Monday, March 28, 2011

Harvest

 At the end of autumn
these lined my mother’s shelves:
bottled apple slices
golden queen peaches
blood-red blackboys
pear halves in syrup
rich red plums
strawberry jam
plum jam
for a treat – 
apricot jam
tomato juice
tomato sauce
green tomato chutney
pickled walnuts
pickled onions
pickled eggs
pickled gherkins
beetroot pickle

She had me help pick
peel and chop
and led me to take
as given
that this was what
one did.

In my pantry
garlic and shallots
hang from nails
there’s piles of pumpkins
home-harvested honey
quince jelly
feijoa jelly
bread and butter pickle
and in the freezer
blueberries
Cape gooseberries
and sweet chestnuts
for winter nights
beside the fire.

WOMAD 2011


 The last time I sat down to write my blog, planning to talk about how great life is these days, I hadn't even started when the radio informed me of the massive earthquake in Christchurch, and the urge to write was transformed into a feeling of helplessness panic for people in general, and four people in particular. There was a time, not so long ago, when such an event would have plunged me into depression. A time where I would have actively pushed myself further down, believing that I didn't deserve the comfort of my life when the lives of others were so devastated. A time when I would have punished myself for not having been involved by making my own life as miserable as possible. But that thinking implies that bad things happen on the basis of the merit of the people involved, which is clearly absurd - just as the American woman who, interviewed after she escaped unharmed from Christchurch Cathedral, exclaimed, "We are blessed! God saved our lives!" - implying that those who died had been abandoned by her god.

Well, I have moved on: I will no longer subscribe to superstitious thought. I will grieve without self-flagellation. I will worry about those I love without denying my own life. And just four weeks after that time of destruction, I headed off to WOMAD Taranaki with my family and friends. It is so exciting to me to discovery that I can be happy without hiding from sadness. Many of the artists said something about the situations in Christchurch and Japan, offering support and love without losing the joy of WOMAD.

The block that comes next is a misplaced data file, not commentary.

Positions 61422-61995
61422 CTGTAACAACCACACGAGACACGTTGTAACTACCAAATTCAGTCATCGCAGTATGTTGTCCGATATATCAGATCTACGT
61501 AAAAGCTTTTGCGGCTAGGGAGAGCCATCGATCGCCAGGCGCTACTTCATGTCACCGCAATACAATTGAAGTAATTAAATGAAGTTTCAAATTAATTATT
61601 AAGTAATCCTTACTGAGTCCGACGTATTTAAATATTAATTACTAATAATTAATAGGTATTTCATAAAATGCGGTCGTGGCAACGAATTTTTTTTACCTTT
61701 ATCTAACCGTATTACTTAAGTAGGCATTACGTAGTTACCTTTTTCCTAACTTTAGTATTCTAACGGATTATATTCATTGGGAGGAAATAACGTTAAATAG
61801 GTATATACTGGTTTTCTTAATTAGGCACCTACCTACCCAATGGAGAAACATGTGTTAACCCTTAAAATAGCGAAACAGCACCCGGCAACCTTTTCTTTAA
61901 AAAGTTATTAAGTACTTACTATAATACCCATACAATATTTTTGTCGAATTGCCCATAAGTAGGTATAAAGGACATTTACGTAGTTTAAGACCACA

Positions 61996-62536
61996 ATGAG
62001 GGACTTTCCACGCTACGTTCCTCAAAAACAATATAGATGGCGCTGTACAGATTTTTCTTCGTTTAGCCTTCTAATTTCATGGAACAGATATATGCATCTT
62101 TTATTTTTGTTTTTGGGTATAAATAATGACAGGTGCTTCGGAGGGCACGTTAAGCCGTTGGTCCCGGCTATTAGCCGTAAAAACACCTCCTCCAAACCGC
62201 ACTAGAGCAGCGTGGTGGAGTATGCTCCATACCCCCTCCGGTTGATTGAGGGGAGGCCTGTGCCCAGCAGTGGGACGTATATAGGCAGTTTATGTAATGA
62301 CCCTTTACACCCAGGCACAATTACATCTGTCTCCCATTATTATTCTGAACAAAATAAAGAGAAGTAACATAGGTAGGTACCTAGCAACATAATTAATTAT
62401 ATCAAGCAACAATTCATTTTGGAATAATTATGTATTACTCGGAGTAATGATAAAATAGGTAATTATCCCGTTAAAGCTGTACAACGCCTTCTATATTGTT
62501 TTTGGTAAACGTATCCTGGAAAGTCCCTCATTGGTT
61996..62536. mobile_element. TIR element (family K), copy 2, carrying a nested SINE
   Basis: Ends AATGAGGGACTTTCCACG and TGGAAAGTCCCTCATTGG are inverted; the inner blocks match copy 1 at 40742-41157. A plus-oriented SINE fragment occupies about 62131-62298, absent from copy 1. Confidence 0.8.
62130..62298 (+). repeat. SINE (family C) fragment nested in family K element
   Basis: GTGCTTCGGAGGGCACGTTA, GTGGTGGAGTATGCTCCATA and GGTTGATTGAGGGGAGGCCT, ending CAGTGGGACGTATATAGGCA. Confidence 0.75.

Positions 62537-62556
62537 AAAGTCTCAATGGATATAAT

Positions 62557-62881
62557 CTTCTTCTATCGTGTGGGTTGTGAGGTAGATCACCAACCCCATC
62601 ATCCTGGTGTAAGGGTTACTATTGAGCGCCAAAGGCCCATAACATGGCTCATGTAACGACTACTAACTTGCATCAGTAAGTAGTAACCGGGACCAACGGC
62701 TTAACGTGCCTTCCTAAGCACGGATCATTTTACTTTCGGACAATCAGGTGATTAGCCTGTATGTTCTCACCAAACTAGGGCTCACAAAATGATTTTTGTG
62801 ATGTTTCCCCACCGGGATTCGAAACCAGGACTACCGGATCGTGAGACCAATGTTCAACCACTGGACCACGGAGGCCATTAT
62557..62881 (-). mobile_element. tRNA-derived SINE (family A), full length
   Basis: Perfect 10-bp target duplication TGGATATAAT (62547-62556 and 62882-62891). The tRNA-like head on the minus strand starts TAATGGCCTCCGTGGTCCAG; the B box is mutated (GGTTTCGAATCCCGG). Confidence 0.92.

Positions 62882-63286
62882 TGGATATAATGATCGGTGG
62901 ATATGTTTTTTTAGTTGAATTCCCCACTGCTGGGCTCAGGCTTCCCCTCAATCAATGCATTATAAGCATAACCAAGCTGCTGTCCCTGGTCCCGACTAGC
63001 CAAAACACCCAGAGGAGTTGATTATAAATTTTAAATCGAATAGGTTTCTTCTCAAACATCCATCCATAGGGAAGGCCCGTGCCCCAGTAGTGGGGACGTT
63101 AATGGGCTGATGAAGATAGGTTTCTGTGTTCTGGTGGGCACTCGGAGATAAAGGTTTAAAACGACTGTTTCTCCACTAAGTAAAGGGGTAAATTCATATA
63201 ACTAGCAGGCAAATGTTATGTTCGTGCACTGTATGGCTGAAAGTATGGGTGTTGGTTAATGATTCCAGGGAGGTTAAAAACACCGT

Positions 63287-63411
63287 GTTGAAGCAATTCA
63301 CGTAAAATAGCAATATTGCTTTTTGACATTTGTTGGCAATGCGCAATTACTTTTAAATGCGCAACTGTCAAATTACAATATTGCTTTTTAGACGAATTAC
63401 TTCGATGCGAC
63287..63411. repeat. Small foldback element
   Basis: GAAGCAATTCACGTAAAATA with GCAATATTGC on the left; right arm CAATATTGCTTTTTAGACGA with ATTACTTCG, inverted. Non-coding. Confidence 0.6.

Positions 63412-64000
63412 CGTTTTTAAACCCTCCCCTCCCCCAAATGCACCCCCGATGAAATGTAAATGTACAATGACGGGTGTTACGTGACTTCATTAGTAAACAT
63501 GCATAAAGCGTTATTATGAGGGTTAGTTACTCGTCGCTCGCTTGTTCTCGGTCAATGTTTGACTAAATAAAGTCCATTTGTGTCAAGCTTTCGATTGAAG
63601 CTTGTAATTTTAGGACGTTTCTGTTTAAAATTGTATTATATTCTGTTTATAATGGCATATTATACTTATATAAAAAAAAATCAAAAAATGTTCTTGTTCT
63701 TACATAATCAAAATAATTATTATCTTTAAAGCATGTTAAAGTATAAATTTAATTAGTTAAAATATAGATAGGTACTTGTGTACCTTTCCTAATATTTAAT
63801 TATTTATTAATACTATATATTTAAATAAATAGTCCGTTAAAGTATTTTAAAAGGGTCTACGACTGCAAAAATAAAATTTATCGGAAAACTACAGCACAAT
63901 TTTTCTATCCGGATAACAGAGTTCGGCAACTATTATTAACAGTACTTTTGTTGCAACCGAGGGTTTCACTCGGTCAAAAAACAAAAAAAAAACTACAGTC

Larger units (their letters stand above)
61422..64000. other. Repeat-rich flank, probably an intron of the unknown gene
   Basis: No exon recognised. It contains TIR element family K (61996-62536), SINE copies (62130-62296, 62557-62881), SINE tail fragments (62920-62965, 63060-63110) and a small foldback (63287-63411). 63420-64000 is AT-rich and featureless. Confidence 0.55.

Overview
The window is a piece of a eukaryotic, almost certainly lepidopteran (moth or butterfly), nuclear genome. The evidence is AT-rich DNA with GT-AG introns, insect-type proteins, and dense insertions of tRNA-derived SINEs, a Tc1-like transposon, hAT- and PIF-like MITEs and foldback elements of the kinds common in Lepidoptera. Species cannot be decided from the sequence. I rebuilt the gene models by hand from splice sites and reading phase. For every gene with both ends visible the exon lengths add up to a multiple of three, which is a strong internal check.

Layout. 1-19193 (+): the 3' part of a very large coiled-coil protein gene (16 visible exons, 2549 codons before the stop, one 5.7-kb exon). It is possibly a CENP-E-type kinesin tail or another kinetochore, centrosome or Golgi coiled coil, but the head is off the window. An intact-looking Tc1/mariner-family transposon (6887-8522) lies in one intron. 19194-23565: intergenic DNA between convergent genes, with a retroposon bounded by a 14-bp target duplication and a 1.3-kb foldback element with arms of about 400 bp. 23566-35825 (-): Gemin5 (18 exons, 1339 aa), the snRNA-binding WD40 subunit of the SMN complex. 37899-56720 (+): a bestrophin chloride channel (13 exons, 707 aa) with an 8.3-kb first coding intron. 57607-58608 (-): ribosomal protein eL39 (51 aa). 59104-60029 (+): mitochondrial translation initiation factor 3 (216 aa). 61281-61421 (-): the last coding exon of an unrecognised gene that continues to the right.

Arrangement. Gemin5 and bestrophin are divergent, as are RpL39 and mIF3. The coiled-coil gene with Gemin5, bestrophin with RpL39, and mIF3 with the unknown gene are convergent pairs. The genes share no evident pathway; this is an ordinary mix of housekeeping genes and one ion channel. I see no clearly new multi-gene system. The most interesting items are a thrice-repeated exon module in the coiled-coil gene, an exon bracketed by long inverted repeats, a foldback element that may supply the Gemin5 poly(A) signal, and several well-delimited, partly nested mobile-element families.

For three years now, in the lead up to WOMAD I have made a flag. We camp on the race course next to Pukekura Park, where WOMAD is held, and this year there were eighteen of us camping together. Mac and I have taken to hiring a caravan which serves as a camp kitchen, and as a refuge from cold, wind and rain, although that wasn't needed this year. The flag flies over our camp.

World Of Music And Dance is about music and dance, but more than that. Many of the artists draw attention to issues such as the earthquakes, the importance of keeping New Zealand nuclear free, GE free, factory farming free, issue in other countries such as war and peace, working conditions, fair trade - it's not just a festival of music, but a festival of awareness.
 Calypso Rose - 70yo and more energy than I have ever had!
 Nga Tae, Including the great Richard Nunns

WOMAD is about fun hats and lots of flags. The site flags are provides by Angus Watt and are simply gorgeous.
 Most importantly for me, WOMAD is about spending fun time with family and friends, and this year was extra special, with my elsest son, Greg, and his partner, Maggie, joining us for the first time. I love having the big group, and it means that no matter what you want to do, there's always some one to be with if you want.
 
 
 
 
 
 
 
 
 
 
 Then, of course, there's my beloved Mt Taranaki, which I fell in love with while at boarding school just down the road.
 Eventually, we have to go home, but I still have my flag to hang in the hall way - signed by each of our group of campers.
And I find myself reluctant to relinquish my WOMAD toenails!